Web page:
Wife of Jerry Sandusky Opposed to Penn State Casino Over Fears of Safety And Temptation

Written By Katie Kohler on September 20, 2021
Dottie Sandusky against mini casino

Dottie Sandusky, the wife of convicted sex offender and former Penn State defensive coordinator Jerry Sandusky is speaking up. She fears for the safety of the community because of the planned mini-casino near Penn State.

Dottie Sandusky wrote an email to the Pennsylvania Gaming Control Board which states she feels the casino will bring “more drugs and more crime.”

She also penned an op-ed in the Centre Daily Times ripping the casino.

Casino at Nittany Mall

Penn State University alum and former trustee Ira Lubert won the bid with a $10 million offer for Pennsylvania’s fifth (and final) Category 4 mini-casino license auction. Lubert paired with the Bally’s Corporation to turn the former Macy’s at the Nittany Mall into a casino. The proposed casino at Nittany Mall includes up to 750 slot machines and 30 table games, a sportsbook, a restaurant and bar, and entertainment space.

In mid- August, the PGCB held an input hearing about the proposed mini-casino which was met with mostly public support.

Casino “tempting to college students”

Before the meeting about the proposed mini-casino near State College, the PGCB received 49 emails about the project. Sandusky was one of the 27 emails opposed.

Sandusky’s email about the proposed casino said:

“I love our community. I feel bringing a casino into our community would bring with it more drugs and more crime. The mall used to be a place you could visit with your family but by adding this it would change the complexion of the mall. I find it very tempting to the college students to be so close.”

Sandusky says casino creates a “terrifying equation”

On Sept. 16, the Centre Daily Times published an op-ed written by Sandusky, Tom Frey and Shannon Frey.

Do we really want a casino in the mall? It’s a crap shoot, with a guaranteed winner, who’s not us.

This casino is a means for real estate investors to grow their own assets at the community’s expense. Bid on a casino; develop the land, structure, and surrounding space; call it “family entertainment,” and then sell it for a mega-profit. Who wins? Not the community. Not us.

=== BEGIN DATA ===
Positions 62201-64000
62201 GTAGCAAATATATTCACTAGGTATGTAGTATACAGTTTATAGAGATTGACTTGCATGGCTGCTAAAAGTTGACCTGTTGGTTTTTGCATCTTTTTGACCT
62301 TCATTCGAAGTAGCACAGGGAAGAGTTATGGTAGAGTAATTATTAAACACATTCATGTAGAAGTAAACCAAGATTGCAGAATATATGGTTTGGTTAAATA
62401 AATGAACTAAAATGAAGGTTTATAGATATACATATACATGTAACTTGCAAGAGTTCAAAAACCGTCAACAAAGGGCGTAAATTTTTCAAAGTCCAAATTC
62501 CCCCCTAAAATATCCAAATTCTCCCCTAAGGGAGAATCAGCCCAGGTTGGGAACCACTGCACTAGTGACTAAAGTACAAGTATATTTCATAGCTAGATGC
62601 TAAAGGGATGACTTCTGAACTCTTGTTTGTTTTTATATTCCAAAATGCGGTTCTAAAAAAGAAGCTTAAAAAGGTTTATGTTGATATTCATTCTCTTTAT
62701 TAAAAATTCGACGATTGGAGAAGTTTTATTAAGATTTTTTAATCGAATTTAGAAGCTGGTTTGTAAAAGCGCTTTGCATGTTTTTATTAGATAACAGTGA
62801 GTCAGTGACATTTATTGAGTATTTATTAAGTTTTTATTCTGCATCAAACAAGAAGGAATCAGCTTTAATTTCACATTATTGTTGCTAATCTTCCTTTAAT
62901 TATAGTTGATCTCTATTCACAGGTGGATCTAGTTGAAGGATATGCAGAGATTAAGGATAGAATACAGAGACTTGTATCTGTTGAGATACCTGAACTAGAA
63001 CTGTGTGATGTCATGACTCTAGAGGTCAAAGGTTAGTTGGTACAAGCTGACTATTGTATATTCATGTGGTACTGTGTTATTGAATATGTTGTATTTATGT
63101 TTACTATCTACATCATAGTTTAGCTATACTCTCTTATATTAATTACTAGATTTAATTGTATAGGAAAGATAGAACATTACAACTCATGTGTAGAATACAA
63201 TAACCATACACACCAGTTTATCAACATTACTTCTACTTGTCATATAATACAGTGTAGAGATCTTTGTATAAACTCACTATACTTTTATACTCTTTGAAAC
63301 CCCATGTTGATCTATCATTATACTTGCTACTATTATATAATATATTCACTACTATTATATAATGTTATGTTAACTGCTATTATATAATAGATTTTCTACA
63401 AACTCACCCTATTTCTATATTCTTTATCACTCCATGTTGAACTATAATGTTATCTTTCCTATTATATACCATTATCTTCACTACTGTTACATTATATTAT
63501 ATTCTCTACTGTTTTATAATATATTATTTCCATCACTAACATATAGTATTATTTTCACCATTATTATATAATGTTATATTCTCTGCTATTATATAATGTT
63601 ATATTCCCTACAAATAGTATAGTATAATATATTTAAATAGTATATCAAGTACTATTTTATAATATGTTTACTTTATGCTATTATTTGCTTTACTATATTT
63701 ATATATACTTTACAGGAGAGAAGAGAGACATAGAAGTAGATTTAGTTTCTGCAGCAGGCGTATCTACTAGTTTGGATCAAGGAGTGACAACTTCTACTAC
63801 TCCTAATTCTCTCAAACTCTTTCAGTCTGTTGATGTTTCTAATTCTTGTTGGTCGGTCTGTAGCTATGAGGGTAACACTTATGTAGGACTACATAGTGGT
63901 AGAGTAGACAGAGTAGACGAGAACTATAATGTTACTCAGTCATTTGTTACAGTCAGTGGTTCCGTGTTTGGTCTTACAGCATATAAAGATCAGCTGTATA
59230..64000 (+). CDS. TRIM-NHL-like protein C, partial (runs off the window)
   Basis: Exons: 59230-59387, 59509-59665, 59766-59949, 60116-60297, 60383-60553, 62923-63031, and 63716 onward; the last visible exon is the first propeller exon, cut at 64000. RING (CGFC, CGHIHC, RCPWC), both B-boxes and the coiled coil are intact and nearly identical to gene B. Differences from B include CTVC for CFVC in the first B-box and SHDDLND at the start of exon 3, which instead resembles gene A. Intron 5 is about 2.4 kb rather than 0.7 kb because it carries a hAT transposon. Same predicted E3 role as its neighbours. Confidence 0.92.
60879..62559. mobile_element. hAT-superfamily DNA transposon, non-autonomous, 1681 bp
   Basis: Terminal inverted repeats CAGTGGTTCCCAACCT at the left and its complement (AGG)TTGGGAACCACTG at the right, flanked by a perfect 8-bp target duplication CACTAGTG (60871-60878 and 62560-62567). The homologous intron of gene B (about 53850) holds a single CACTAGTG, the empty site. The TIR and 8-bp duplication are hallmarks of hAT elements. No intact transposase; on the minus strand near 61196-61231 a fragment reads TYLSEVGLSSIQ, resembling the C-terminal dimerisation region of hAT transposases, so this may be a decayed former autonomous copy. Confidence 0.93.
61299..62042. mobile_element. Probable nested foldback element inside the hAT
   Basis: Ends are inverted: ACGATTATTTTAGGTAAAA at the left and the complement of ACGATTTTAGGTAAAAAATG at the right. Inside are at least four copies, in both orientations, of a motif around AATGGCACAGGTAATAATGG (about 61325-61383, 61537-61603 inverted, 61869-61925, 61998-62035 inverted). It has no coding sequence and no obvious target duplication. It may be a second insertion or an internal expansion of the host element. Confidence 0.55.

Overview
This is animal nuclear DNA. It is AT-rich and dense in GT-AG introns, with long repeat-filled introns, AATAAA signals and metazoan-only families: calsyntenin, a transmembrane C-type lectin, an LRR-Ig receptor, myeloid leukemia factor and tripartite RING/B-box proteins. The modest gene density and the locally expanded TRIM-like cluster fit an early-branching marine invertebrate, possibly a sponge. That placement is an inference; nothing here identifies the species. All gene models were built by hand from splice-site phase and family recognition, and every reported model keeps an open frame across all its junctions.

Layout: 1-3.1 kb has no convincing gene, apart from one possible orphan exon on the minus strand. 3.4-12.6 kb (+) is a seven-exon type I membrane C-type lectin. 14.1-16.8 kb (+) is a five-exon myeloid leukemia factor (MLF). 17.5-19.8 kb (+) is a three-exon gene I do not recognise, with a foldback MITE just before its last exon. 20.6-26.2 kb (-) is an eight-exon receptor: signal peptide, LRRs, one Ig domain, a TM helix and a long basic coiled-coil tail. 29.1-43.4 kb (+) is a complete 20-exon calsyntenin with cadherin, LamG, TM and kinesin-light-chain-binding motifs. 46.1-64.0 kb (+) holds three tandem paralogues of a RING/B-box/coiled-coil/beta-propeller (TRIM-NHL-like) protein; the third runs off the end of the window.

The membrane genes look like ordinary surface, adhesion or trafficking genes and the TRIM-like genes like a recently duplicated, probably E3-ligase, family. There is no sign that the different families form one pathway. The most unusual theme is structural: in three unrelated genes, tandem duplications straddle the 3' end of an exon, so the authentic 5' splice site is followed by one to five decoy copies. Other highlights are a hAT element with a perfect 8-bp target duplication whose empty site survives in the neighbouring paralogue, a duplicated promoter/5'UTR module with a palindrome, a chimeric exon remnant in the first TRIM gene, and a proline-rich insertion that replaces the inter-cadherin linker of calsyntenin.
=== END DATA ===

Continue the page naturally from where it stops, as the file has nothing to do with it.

Let’s also remember the two gun suppliers within shouting distance of the space. Alcohol, money, loss, desperation, frustration, anger … and guns: A terrifying equation.

We live among such creative, highly skilled, and highly innovative entrepreneurs and forward thinkers, not to mention investors who could actually have our own community’s well-being in mind, to help us re-think this space, developing it into a truly vibrant venue for us all. We need more positive certainty (a win-win) and much less of a gamble, and far less of a risk to all of us.

Some of Sandusky’s crimes occurred at his home

At Penn State, Jerry Sandusky was an assistant football coach under Joe Paterno from 1969 to 1999. Sandusky is currently serving a 30-60 year prison term following his conviction in 2012 for the sexual abuse of boys over a 15-year time span. One of the testimonies from the trial came from an eighteen-year-old known as Victim 1. When he was about thirteen-years-old, Sandusky groped him and then performed oral sex on him when he stayed over at his house.

Dottie Sandusky was never charged with any wrongdoing. She continues to maintain her husband is innocent, and denies allegations she ignored the boy’s cries for help.

In 2015, a Pennsylvania court ruled that the state restore the pension of Jerry Sandusky. It amounts to $4,900 per month.

Due to Penn State’s handling of the allegations against Sandusky, the NCAA hit Penn State with huge sanctions. It included vacating wins from 1998-2011 and a $60 million fine. The NCAA rolled back the sanctions in January 2015 after being sued.

Lead image by Gene J. Puskar/AP

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Katie Kohler

Katie Kohler is a Philadelphia-area based award-winning journalist and Managing Editor at PlayPennsylvania. Katie especially enjoys creating unique content and on-the-ground reporting in PA. She is focused on creating valuable, timely content about casinos and sports betting for readers. Katie has covered the legal Pennsylvania gambling industry for Catena Media since 2019.

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